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The Survival Of The Wild European Frog Is Exciting and Amazing To Behold Written by Cheryl Freier, author of four novels and one storybook, The Shepherd Boy And The Sheep Alphabet


Posted by cheryl - January 27th, 2014

As was written in the National Geographic, April 2011 edition, the mating habits and the regeneration of a new generation of European common frogs is truly an amazing natural phenonenom.  The frogs emerge from the ice on the pond at Massif de Beaufort in the French region of Savoy, which is more than 6,000 feet high in the Alps, before the onset of Spring.  The call of the male for a female can be heard through the still thawing ice. 

The frogs mate in a position which is called amplexus.  The male, who is smaller than the female, rides on the back of the female for days.  As the female releases her eggs, the male releases his sperm and fertilizes the eggs.  Because the frogs may go into hibernation for another month in this position, the size of the egg is much larger and gives the tadpole a better chance for survival.  Thus, the survival rate of the European common frog has better odds than the survival rate of other frogs.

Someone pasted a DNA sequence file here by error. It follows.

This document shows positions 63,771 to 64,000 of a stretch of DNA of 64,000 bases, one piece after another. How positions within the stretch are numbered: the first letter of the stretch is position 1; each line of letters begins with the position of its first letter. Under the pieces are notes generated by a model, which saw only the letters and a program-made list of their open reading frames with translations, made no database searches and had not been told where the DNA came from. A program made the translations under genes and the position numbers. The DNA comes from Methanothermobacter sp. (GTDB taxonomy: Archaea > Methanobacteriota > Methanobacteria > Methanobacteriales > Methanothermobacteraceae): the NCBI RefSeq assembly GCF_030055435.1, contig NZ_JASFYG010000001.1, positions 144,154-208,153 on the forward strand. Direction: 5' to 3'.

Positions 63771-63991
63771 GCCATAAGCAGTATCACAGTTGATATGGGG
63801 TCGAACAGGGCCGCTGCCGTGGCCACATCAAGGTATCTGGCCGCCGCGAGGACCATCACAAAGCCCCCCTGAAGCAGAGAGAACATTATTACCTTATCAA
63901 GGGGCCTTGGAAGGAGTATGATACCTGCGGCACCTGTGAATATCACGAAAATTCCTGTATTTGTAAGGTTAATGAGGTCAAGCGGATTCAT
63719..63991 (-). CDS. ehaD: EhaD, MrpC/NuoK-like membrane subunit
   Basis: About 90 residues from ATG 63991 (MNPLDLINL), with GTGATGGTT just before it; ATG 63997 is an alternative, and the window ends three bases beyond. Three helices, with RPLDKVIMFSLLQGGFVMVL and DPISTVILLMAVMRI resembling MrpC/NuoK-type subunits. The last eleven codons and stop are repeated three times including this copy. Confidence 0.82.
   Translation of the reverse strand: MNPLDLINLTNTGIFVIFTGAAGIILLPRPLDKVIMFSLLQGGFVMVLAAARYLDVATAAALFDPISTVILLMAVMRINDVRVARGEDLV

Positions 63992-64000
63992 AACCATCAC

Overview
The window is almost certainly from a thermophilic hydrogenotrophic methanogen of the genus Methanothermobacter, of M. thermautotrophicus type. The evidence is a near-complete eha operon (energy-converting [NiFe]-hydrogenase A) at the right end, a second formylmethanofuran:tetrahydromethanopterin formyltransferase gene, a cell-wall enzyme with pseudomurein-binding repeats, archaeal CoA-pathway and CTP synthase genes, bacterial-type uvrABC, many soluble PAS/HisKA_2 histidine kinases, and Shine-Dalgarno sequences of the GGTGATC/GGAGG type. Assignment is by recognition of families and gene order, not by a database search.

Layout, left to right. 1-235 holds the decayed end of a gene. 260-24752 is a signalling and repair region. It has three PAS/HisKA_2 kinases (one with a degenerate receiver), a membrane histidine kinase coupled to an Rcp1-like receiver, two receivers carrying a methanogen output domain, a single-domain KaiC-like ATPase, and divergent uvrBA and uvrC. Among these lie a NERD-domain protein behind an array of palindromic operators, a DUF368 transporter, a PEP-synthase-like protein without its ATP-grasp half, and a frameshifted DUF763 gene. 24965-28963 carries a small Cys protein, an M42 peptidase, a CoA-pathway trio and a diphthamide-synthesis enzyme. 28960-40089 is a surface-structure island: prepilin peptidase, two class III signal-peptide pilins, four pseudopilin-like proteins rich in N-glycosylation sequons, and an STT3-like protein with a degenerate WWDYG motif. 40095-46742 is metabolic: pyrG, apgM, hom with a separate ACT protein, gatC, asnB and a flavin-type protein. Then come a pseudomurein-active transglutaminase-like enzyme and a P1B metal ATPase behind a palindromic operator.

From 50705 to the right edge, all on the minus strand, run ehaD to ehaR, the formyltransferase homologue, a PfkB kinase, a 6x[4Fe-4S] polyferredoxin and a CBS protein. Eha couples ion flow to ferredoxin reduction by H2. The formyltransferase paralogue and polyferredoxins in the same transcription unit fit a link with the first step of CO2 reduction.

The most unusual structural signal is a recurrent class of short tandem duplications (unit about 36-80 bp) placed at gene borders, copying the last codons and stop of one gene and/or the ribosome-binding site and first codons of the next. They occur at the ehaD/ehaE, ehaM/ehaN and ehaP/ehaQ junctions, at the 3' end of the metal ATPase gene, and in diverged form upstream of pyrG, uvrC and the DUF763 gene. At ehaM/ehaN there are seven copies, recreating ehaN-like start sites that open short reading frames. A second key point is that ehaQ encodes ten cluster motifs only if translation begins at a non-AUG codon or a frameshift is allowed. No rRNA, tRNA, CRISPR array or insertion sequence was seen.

Survival is the key.  Survival is the key for humans too.  For humans it is more than adaptibility to the outside environment.  For humans, it is the acceptance and the reflections on changes, transitions in life.  Survival was the key to avoiding being caught bvy the Nazis in WWII.  In order to survive, survivors had to readapt to new habitat, a whole new way of living.  Read and see for yourself how the Joseph Freier family escaped the Nazi onslaught in WWII. Joseph Freier and his family’s story is written in four volumns and listed on the www.thegraylinghiddentruthpoems.com website.

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